In addition to its’ antispasmodic effect (which is due to its volatile oil content), it relaxes the stomach allowing the release of trapped wind upwards ‘burping’. Peppermint also has a gentle effect on increasing bile flow which aids the normal breaking down of foods.

Soothing Herbs.

Mallow leaf or root (Althea rad/fol).

Mallow is the original plant source for marshmallow (before it was hijacked by sugar). It is amazingly soft and soothing; exactly what is need by an overworking gut. The irritation is lulled into a sense of security, allowing the wall to relax in response to the antispasmodics.

Pain relief

Meadowsweet (Filipendula spirea) contains natural aspirin. The word aspirin comes from this plant. However the anti-inflammatory aspirin from Meadowsweet is not irritating to the stomach. In fact the overall effect is relaxing to the stomach in particular.

How do Herbs work for me?

When herbs are swallowed they come directly in contact with the walls of the gut, allowing the gentle healing and soothing effects to work immediately. Soothing the nervous system of the gut also calms the brain.

Digestive Tea

Ingredients: Chamomile Flowers (25%), Fennel Seeds (25%), Marshmallow Roots (25%), Peppermint Leaves (25%).

DIRECTIONS FOR USE

Use  1 teabag per day. With ongoing symptoms use regularly for 6 weeks, then take a break for one week. Continue use as necessary. If you need more than 3 courses of tea I recommend you see a well qualified herbalist locally.

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Digestive Blend

Ingredients:Chamomile, Fennel, Marshmallow Leaf, Peppermint, Meadowsweet.

DIRECTIONS FOR USE

 Use 5ml  (1 tsp) 3 times a day as needed. With ongoing symptoms use regularly for 6 weeks, then take a break for one week. Continue use as necessary.

If you do not have access to a well qualified herbalist consults on-line consultations can be arranged with the herbal team at Dr Clare’s Apothecary Clinic consultation page.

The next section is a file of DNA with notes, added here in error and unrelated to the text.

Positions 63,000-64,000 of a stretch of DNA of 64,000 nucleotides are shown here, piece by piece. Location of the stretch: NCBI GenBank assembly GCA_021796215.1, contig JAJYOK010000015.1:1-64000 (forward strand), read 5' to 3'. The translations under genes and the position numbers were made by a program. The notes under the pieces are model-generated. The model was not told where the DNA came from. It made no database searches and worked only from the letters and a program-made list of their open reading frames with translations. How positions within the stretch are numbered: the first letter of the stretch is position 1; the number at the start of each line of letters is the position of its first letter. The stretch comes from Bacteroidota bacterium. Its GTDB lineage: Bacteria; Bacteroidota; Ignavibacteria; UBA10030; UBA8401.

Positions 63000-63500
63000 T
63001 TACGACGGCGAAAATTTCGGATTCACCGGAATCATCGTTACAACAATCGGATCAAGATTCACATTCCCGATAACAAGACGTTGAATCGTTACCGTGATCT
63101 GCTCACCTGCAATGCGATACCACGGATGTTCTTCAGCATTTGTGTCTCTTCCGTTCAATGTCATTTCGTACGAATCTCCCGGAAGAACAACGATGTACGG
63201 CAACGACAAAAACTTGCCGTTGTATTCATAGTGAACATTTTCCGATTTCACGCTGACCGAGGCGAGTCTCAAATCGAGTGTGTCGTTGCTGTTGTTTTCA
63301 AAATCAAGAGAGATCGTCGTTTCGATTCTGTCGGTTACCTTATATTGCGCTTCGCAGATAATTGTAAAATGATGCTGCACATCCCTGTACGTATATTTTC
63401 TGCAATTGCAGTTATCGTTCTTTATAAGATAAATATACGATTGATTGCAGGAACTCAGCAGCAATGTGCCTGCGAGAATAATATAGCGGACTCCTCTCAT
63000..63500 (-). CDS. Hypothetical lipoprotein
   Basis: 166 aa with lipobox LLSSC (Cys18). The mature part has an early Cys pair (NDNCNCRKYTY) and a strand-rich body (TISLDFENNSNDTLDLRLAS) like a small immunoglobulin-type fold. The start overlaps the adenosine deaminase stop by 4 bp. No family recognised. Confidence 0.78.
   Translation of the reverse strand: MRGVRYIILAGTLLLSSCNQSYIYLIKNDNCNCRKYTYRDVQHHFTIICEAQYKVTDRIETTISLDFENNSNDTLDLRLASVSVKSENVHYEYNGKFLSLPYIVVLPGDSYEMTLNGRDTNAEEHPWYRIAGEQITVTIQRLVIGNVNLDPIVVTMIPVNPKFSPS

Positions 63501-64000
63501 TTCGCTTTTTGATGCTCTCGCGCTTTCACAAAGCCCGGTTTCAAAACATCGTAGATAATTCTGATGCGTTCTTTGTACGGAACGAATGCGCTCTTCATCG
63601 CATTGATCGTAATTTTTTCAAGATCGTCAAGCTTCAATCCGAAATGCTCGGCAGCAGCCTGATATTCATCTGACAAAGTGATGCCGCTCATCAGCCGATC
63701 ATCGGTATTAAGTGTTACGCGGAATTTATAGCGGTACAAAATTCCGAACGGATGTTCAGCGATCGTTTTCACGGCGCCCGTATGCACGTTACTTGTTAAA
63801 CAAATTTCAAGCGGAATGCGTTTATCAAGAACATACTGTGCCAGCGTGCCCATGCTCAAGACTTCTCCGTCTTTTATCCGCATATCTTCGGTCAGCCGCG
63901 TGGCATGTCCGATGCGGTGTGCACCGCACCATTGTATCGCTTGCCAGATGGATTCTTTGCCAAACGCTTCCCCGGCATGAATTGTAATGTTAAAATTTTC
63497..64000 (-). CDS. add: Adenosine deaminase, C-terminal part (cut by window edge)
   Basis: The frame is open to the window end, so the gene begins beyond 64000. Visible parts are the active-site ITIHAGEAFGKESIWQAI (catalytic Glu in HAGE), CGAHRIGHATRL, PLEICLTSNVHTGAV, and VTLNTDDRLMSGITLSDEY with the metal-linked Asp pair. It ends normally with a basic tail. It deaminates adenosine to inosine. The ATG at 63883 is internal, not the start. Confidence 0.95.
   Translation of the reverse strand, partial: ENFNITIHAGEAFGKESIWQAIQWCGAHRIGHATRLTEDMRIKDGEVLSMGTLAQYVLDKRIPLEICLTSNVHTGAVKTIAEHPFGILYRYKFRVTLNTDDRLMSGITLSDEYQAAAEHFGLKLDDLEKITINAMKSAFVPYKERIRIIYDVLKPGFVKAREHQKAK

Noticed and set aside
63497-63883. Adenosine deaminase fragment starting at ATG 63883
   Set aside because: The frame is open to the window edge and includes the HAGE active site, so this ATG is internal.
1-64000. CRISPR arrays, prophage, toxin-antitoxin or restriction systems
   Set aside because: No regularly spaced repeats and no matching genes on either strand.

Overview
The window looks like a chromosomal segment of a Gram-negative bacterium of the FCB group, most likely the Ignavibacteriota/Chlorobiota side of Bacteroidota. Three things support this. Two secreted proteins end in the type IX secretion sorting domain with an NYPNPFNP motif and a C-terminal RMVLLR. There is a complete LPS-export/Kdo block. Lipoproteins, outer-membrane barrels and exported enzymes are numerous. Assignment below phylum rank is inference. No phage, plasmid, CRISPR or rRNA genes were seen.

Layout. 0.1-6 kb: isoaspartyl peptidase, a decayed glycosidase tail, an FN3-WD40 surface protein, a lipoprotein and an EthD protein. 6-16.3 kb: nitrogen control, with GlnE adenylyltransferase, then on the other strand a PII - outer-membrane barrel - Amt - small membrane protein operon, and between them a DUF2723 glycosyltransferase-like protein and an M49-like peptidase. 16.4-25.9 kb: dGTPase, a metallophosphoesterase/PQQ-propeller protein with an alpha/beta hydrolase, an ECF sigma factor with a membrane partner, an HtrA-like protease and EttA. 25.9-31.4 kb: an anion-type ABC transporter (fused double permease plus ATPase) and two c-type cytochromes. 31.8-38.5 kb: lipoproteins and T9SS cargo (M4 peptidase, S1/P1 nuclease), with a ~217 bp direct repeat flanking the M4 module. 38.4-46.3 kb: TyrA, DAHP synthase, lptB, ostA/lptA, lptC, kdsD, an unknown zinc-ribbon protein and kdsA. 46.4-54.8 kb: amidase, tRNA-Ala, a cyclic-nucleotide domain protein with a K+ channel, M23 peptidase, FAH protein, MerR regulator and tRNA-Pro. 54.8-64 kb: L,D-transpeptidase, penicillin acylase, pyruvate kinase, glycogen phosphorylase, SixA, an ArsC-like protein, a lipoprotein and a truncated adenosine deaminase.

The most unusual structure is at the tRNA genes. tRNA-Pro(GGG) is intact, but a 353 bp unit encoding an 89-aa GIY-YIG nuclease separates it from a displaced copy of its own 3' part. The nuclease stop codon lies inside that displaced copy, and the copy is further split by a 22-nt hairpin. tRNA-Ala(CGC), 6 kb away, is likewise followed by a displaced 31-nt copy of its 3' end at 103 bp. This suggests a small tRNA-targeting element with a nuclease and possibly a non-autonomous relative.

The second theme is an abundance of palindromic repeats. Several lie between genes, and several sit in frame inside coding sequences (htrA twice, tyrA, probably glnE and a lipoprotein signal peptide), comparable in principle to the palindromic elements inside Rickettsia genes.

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When do I use the tea and when do I use the Tonic?

You can use either the tea or the tonic. The tonic is more convenient if you have no regular schedule or if you will not contemplate loose herb teas.

This is a personal decision depending on factors including cost, convenience and personal taste. You can also combine the two, using the tea regularly but taking the tonic for convenience if away from home or out of routine.

If the discomfort is flaring up you can use both the Digestion Tea and the Digestion Tonic together for a couple of weeks, however if the discomfort persists seek medical advice.

Why have you chosen these particular herbs?

These are a few of the many herbs used for digestive problems, but they address some of the commonest problems. If you have mild to moderate disturbance they may be all you need. If you have prolonged or serious discomfort or you have tried these simple remedies for at least six weeks it is best to seek expert advice.

How do I know that herbal preparations are good quality?

My apothecary supply the best quality herbal preparations made to approved and licensed Manufacturing Standards of Excellence (GMP). They are specially blended by me in accordance with the highest academic qualifications and extensive clinical experience. 

 

If you do not have access to a well qualified herbalist consults on-line consultations can be arranged with the herbal team at Dr Clare’s Apothecary Clinic consultation page.